This week, Jeremi and Zachary are joined by Dr. Peniel Joseph to discuss his new book, The Third Reconstruction, and his interpretations of American history.
Zachary sets the scene with his poem entitled, “The Third Reconstruction.”
Peniel E. Joseph is the Barbara Jordan Chair in Ethics and Political Values, Founding Director of the Center for the Study of Race and Democracy, and Associate Dean for Justice, Equity, Diversity, and Inclusion at the LBJ School of Public Affairs and Professor of History at the University of Texas at Austin. He is the author of award-winning books on African American history, including The Sword and the Shield, Stokely: A Life, and most recently, The Third Reconstruction.
This episode was mixed and mastered by Rayna Sevilla and Jasper Murphy.
- Dr. Peniel JosephProfessor of History at the University of Texas at Austin
This is democracy, a podcast about the people of the United States, a podcast about citizenship, about engaging with politics and the world around you. A podcast about educating yourself on today’s important issues and how to have a voice in what happens next. Welcome to our new episode of this is democracy.
Uh, every week is special on our podcast, but this week is really, really special. Uh, we’re joined, uh, by one of my, uh, best, uh, academic friends, one of my best friends as a whole, and one of the truly great scholars of race and democracy, uh, in our society. He’s been on our podcast a number of times before.
Today, we are really privileged, uh, and fortunate to have, uh, Dr. Pinel Joseph with us to discuss his brand new book, which is just out this week, which I hope every one of our listeners will be, uh, reading in the next few days. Uh, it’s called the third reconstruction, uh, Pinel. Thank you so much for joining us, uh, at such a busy time to talk about your new book.
Oh, it’s my pleasure, Jeremy. Thank you. Uh, Dr. Pene, Joseph is the Barbara Jordan chair, uh, for ethics at the, the LBJ school and the history department at the university of Texas at Austin. He’s the author of numerous, uh, seminal groundbreaking books that have shaped the way that we think about our history as a society.
Uh, he began his career writing some of the, uh, cutting edge scholarship on the. Power movement. Uh, then went on to write about Stokley Carmichael and Barack Obama. Uh, and, uh, now of course, uh, this really great book, uh, on, um, the third reconstruction, I should also mention, I almost forgot, uh, his wonderful, uh, and really.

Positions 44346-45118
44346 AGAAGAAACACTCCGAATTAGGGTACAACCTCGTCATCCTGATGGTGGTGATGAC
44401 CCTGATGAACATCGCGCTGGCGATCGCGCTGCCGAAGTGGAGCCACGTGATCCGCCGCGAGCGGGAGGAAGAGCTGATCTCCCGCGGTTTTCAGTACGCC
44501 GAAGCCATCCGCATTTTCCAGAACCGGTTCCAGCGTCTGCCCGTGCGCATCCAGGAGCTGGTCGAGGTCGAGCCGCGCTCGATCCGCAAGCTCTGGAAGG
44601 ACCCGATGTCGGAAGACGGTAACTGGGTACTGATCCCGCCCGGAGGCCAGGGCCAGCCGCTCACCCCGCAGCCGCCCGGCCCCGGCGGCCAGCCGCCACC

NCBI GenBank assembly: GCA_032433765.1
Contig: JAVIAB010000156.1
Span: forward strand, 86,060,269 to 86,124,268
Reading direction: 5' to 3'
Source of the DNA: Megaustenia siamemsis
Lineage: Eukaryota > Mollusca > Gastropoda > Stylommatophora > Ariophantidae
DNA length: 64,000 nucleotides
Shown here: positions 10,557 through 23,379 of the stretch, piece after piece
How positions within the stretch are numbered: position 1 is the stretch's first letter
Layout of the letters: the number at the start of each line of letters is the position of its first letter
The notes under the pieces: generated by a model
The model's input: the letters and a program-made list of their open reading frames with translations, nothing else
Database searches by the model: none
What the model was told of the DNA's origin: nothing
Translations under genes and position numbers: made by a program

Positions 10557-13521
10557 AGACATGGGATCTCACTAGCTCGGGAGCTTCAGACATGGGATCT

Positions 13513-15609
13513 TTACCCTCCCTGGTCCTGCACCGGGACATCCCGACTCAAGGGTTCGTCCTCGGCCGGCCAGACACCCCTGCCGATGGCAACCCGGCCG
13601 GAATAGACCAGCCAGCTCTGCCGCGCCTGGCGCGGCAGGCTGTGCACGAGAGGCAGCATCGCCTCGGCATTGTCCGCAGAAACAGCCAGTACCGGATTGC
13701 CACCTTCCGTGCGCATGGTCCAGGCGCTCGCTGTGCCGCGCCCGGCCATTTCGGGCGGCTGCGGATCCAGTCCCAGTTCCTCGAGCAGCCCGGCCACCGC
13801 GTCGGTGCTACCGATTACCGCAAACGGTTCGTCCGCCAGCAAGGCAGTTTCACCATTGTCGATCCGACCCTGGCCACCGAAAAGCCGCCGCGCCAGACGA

Groundbreaking book on Martin Luther king and Malcolm X, uh, as well, the sword and the shield. And now, as I said, we have the third reconstruction, uh, before we go to our discussion with Dr. Pinel Joseph, we have of course, uh, Zachary series scene setting poem. Uh, what’s your poem title today? Zachary, the third reconstruction.
you’re stealing his title. Come on, man. Shamelessly, go ahead. Zachary. Let’s hear. The third reconstruction. The first time I ever saw a voting booth, I voted for a black man. My father, let me check the box in the basement. Gymnasium of a high school in Madison. I stood on his feet probably at four years old.
As I maneuvered the pen over the seemingly and terminable names, as they fed the ballot into the great machine, I watched the digits advance on the little screen and held my. The first time I ever heard the president of the United States, it was his voice on the radio. It was his face on the television screen.
And when I first understood what it meant to be an American on a corduroy couch on January 20th, 2009, they were his words. The first time I ever saw my father cry. I was watching the same man from a pulpit in Charleston. I was hearing the same voice, cry out the words of that ancient song. He was asking for grace.
He was demanding our epiphany. He was saying that in the end, They will always lose. And the first time I ever cried for a reason, it was his eulogy from another pulpit in Atlanta singing the praises of John Lewis. A man I saw once in a giant auditorium from afar, just as in the same auditorium, I saw that same man speaking to the stars.
And though I never understood his words that what he was trying to say was never really clear. It made all the difference in the world, even if in the end they do sometimes win. You’re gonna make me cry again, Zachary. Uh, what is your poem about? My poem is about, um, how powerful it was for me as a young person, uh, born at the turn of the 21st century, uh, to grow up with a black man as president.
How important and, and how transformative that was. Um, and I think that, that that’s really, uh, the core of what we’re talking about here and the third reconstruction. Absolutely. The promise and the peril of that indeed. Right? Indeed. So pan one of the, uh, things I love about your new book and what’s unique, I think to this book from the rest of your I, where is, uh, this book you’re, you’re really quite personal.
You talk about your mom and you talk about what Obama meant to you. Uh, pretty early on in this. Oh, absolutely. It was a, you know, as a fellow writer, the older we get, uh, the more introspective we get and we are also trying to flex, uh, different muscles. So I think, um, putting in memoir and, uh, writing in a different way was really exciting, um, in addition to the historical, uh, and the political analysis.